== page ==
Author: Hermann Mucke, PhD
1.1. From Esoteric Basic Science to the Bioengineered Protein Drug
Structure as the Key to Protein Form and Function
Antibodies: Immune Proteins Naturally Designed For Combinatorial Diversity
1.2. Leaving the Hype Cycle Legacy Behind
Why the Markets Overestimated Biotech in the 1980s
Biologicals as the Fastest-Growing Pharma Market Segment
PERSPECTIVES AND CHALLENGES IN BIOLOGICS DISCOVERY AND DESIGN
2.1. Types of Protein Drugs
Hormones, Cytokines, and Enzymes
Antibodies and Their Fab Fragments
2.2. Characterizing Targets with “Protein Druggability”
Affinity vs. Avidity
2.3. The Technologies
Display Technologies: Phages and Yeast
2.4. Engineering “Developability” Into Therapeutic Proteins
Combinatorial Mutagenesis and Directed Evolution
Rational Design: Bioinformatics and Modeling For In Silico Immunology
Synthetic Gene Design and Optimization
Modifying Glycosylation and Other Critical Post-Translational Modifications
2.5. Antibody Derivatives and Biobetters
Toolboxes for Immunoglobulin Design and Engineering
2.6. New Developments in Display Technologies and Screening Strategies
The Changing Concept of the “Antibody Library”
New Developments in Display Technologies
Antibody Selection and Optimization beyond Cell Display Technologies
BUSINESS WITH PROTEIN ENGINEERING
3.1. The Protein Engineering Company: A Breed of its Own
3.2. Development and Financing Profiles for Protein Drugs
The Lengthening Timeline
Risk and Capital Investment
Product Pricing and Competition by Small-Molecule Drugs: Pharmacoeconomics is Key
Engineering Proteins to Marketing Strategy
Patenting Strategies for Engineered Proteins
Protein Engineering to Avoid Manufacturing Issues
3.3. The Biosimilars Are Coming—the Biobetters Will Follow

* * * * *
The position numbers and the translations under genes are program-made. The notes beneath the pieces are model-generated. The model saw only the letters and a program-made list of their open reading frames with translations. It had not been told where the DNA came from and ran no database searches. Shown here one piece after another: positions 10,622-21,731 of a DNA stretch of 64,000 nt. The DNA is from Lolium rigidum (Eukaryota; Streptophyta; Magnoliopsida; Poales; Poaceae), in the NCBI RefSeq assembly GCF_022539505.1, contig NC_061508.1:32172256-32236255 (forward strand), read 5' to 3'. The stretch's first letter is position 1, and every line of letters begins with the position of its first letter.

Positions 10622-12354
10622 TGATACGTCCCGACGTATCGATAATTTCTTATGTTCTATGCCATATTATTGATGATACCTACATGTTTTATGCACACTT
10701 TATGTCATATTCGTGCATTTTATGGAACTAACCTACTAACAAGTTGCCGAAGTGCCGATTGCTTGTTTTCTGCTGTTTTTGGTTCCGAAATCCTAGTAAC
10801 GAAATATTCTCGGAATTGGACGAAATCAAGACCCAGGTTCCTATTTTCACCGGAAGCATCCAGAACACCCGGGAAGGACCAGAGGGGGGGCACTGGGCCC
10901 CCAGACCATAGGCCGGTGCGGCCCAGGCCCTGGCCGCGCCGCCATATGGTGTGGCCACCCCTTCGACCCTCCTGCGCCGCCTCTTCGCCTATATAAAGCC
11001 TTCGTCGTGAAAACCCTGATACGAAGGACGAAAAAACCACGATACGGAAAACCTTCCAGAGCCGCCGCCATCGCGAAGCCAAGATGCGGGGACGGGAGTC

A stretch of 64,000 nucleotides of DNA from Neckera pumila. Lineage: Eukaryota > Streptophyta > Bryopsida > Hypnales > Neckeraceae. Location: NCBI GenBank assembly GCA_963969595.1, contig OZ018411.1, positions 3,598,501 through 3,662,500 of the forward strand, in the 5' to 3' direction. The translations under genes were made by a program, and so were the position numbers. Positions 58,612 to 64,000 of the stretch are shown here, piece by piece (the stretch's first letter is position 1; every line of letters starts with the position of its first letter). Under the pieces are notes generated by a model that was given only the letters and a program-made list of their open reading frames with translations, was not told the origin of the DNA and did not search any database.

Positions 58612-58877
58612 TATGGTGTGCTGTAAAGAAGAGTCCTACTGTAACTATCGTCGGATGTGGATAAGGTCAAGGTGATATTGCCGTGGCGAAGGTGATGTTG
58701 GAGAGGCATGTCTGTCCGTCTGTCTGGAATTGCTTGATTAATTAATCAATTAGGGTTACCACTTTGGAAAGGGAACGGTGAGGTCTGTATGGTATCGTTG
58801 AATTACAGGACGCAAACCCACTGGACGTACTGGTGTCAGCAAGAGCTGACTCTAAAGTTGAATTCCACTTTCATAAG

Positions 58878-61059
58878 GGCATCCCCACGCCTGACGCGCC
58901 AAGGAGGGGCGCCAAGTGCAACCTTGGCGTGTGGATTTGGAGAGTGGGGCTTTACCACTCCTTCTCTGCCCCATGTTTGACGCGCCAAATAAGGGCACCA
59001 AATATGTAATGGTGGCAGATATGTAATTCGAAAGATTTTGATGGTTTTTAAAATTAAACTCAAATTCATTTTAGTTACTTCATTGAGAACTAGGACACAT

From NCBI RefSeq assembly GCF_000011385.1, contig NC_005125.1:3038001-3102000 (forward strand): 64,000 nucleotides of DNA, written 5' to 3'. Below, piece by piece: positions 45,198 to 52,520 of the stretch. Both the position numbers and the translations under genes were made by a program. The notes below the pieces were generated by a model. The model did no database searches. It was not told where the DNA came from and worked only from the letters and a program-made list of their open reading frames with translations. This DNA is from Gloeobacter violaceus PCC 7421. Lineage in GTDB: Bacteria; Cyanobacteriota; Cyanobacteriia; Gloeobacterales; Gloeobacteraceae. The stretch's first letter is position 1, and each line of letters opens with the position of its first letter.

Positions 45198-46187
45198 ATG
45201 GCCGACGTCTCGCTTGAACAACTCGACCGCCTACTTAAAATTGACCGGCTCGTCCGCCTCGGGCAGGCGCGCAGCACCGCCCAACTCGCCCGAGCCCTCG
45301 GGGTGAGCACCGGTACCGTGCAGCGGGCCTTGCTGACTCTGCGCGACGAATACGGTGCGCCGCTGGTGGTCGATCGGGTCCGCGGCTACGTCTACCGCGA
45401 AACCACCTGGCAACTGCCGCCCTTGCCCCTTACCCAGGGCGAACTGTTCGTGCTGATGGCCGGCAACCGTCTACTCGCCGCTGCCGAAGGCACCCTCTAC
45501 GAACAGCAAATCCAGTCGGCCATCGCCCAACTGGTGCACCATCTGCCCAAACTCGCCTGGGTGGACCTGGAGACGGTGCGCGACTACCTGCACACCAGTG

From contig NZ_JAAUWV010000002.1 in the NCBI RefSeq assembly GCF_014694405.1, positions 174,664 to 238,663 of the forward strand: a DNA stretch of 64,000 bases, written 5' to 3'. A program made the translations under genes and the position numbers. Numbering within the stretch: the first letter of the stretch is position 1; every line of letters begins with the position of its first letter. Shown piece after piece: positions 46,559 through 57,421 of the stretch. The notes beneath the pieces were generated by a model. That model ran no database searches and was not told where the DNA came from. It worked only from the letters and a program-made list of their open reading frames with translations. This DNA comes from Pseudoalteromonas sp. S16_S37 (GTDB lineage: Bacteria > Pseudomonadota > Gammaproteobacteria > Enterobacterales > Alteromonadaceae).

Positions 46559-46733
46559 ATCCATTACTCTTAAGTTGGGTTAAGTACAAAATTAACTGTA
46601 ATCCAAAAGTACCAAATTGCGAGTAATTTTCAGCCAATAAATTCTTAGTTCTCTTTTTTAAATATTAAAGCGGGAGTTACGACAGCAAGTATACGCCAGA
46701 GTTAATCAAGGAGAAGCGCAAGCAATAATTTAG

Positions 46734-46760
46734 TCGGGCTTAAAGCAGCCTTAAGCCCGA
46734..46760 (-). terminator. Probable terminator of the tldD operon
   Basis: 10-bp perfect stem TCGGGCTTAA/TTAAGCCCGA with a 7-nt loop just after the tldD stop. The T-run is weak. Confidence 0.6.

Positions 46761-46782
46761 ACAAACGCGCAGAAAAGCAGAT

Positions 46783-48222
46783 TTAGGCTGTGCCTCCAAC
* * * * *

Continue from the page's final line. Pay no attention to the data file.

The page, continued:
The Distinctive Complexity of Biologicals
Comparables, Not Generics: Strategic Dilemma and Potential
The FDA’s Long and Unfinished Way to Biosimilars
Biosimilar Introduction and Market Penetration: Will Europe and Asia Set a Pattern for the United States?
Targets for Biosimilars and Companies Developing Them
3.4. Biobetters: Engineering beyond Biosimilars
PERSPECTIVES FOR PROTEIN ENGINEERING
4.1. Recent Patenting Reveals Current Earliest-Stage R&D Patterns
4.2. The Evolution of the Protein Engineering Tools
In Silico Immunology and Immunological Bioinformatics
Protein Characterization Tools: The “Orthogonal Approach”
4.3. Alternative Expression Systems
Beyond Today’s Bioreactors: Plants and Insects
Unconventional Microbial Expression Systems
Human Cell Lines
4.4. Biotech Drugs for “Undruggable” Pathways: A Realistic Option?
4.5. Engineering Proteins for Delivery Devices
4.6. Evolution of Regulatory Guidelines and Practices
4.7. Perspectives for Financing: Market-Tailored Strategies Are Needed
Have an Eye on the Regions: Protein Engineering is Globalizing
COMPANIES IN THE PROTEIN ENGINEERING BUSINESS
5.1. Examples of Developer Companies in the Protein Engineering Business
Abbott Bioresearch Center, Inc.
Affimed Therapeutics AG
Alexion Pharmaceuticals, Inc.
Apeiron Biologics AG
Applied Integrin Science, Inc.
Avipep Pty Ltd.
BioInvent International AB
Crescendo Biologics Ltd.
Emergent BioSolutions, Inc.
Ixo Therapeutics Ltd.
Molecular Templates, Inc.
Perseid Therapeutics, LLC
Roche Glycart AG
Seattle Genetics, Inc.
Sutro Biopharma, Inc.
Trion Pharma AG
Viventia Biotechnologies, Inc.
XOMA (US), LLC
5.2. The “Toolbox” Companies: Technology Vendors for Protein Engineering
Novozymes Biopharma US, Inc.
Company Index with Web Addresses